Despite some of the histrionics that I have seen from scaremongers on the extreme left, most of the Christians that I know and fellowship with do not want a theocracy in America. I have lived in enough places in this nation and spoken with enough Christians that I can say with assurance that most Christians do not want this. They do want their faith, and the right to practice it protected, and like all people, they get scared (despite the Lord’s command that they should not) and overreact. But the vast majority of them don’t really want a Church State.

I am going to speak, then, to those in the Church who agree with this principle. If we really do agree that Church and State should be separate, and that the State should have nothing to do with the Church, it is difficult for me to understand why the Church should consider it relevant what definition the State places on “marriage.” “Marriage” to the State denotes a legal arrangement that allows for special privileges between the married parties, most of which have to do with parental and property rights. What do we have to do with what the State says, unless it directly challenges our rights to be the Church of Christ?

I submit that it is dishonest of the Church of Christ to both want and not want the State to do our bidding. If we wish to seize the power of the State to make laws (which I think would be a grave mistake) then we should at least be honest enough to proclaim that this is what we want, and work openly for the establishment of a theocracy, which would make laws along Christian principles. I trust that such laws would include making divorce and the remarriage of the divorced illegal as well. But I have not seen the part of the Church that campaigns against the legalization of gay marriage waging a campaign against laws that recognize these other practices of marriage. All of them are practices which the State permits and Christ condemns.

The Muslim faith does, under certain conditions, permit and encourage its adherents to lie to unbelievers in a practice known as taqiyyah. Some Muslims have interpreted this to justify any lie to a non-Muslim. Others stress that taqiyyah only allows Muslims to lie about their Muslim identity to escape torture and death at the hands of persecutors. This is a difference between the Muslim faith and the Christian faith. As Christians, we are charged in the strongest terms to openly avow our faith in Christ when asked. We cannot be honest with God if we are dishonest with the world.

Thus, when we as Americans take offices that require us to execute the laws of the State, and consider ourselves as citizens whose rights are protected by the State (not, please note, granted by the State), we are obligated to make and interpret the laws of the State in a spirit of honesty. And I cannot see how, honestly, we can deny the State the right to define legal marriage as long as we assent to the State’s right to grant changes in married couples’ right to hold property and raise children. If we deny it this right, then we are essentially lying. We are trying to make the State into the Church. I see nothing Biblical in this. It would be just the same as if I, in my capacity as an employee of a private business, took money from my employer and then used my time and effort to preach the Word of God. That would not glorify God. That would be fraud, and sin.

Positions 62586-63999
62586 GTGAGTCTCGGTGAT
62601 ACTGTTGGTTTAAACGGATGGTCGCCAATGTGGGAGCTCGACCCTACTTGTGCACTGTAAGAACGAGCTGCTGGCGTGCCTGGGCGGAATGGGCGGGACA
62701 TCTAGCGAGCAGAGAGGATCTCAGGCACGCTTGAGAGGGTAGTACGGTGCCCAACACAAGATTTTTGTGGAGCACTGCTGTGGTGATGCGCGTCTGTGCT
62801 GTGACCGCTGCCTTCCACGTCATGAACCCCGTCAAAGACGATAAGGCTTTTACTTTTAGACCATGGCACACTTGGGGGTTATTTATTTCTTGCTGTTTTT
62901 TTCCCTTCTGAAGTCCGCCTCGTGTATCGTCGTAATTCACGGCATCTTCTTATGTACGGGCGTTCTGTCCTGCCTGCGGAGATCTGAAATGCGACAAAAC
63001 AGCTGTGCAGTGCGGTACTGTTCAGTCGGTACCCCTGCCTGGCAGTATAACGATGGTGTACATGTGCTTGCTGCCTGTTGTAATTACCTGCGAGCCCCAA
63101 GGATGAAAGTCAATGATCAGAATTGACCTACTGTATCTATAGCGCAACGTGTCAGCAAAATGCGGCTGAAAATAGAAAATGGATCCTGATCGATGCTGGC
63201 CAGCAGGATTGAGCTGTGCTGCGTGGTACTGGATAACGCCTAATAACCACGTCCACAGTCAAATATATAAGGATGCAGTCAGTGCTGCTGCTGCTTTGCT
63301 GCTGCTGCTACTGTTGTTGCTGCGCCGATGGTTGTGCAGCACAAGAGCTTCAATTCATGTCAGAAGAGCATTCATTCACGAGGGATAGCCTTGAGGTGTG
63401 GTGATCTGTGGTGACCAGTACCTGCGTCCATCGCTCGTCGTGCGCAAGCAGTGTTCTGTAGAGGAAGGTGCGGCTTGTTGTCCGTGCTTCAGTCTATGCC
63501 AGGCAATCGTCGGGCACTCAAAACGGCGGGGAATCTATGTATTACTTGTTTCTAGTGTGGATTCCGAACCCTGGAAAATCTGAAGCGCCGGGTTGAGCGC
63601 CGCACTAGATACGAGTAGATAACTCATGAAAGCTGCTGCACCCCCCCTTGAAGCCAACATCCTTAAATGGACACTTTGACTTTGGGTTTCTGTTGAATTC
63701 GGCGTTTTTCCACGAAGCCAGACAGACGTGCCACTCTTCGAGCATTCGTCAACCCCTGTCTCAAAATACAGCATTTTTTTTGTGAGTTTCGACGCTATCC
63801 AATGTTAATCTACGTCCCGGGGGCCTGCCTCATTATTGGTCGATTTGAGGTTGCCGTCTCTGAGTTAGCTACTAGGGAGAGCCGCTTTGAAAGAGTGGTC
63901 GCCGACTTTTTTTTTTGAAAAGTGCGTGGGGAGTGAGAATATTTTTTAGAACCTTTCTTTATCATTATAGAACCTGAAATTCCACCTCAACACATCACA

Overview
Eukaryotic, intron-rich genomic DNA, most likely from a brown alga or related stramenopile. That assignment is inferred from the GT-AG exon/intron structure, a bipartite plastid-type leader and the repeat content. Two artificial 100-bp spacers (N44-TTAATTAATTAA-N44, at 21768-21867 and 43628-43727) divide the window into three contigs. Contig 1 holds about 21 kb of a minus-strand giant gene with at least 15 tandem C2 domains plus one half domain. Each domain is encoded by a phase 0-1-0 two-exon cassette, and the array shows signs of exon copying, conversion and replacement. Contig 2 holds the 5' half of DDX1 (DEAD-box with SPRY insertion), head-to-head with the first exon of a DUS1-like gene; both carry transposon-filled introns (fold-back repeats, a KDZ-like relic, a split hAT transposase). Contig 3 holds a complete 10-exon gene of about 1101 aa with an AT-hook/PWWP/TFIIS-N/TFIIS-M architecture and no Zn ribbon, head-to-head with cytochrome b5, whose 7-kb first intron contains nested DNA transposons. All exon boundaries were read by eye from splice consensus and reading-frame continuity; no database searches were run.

If we assent that a secular State is good, and that we, as the Church of Christ can partake of it, then we must assent to the State the right to make its laws, and its right to, within those laws, enforce them. Otherwise, we are committing fraud, and this we cannot expect the Lord to honor. Note that this applies to Christians regardless of whether you believe that the Bible teaches that homosexual acts are sinful.

If the Church is not honest about its contracts and its obligations as a citizenry, it is not really being the Church. It is being a den of liars and fraudsters. This cannot be a good witness. This cannot glorify God.

Things Fall Apart. The Center Cannot Hold These Rights

I have been reluctant to respond in the wake of the Supreme Court’s decision to declare marriage rights constitutional rights. I do not feel the need to retread ground that others, more intimately connected to these issues and the conflict surrounding these issues, have covered more adequately and better than I can. However there was one post that has stuck with me. Rachel Held Evans a popular Christian and political blogger, said on her Facebook page (6/27):

“Civil rights aren’t up to a vote. They aren’t up to public opinion. Civil rights are part of what it means to be an American citizen. Theological arguments around marriage set aside for another day, I simply cannot find a single compelling argument in support of denying civil rights to LGBT people that does not rely on an unhealthy marriage (sorry!) between church and state.”

I suppose Ms. Evans may have meant that civil rights are not up for an ordinary vote. If so, then what she said was a bit sloppy, but essentially correct. However, I suspect that what she meant was that Civil Rights are not up for a vote at all. Certainly it’s what was meant when Gay Rights activists in the seventies marched behind a banner reading “Human Rights Are Absolute,” quoting Jimmy Carter. His quote thus takes its place at the end of a long line of ideas that sound like wonderful affirmations of the human spirit until they are subject to five minutes’ thought.

Historically, of course, the idea that Civil Rights are not up for a vote is utter and complete nonsense. The very meaning of Civil Rights is “the rights you have as a citizen.” Do people really not understand the way this works? The Civil Rights we enjoy in the United States were created by a process of voting, from the Articles of Confederation to the Constitutional Convention, up through the Civil Rights Acts of 1964-68. All of those were done by voting. Some were prefigured in the English Bill of Rights of 1688, also passed by vote of Parliament.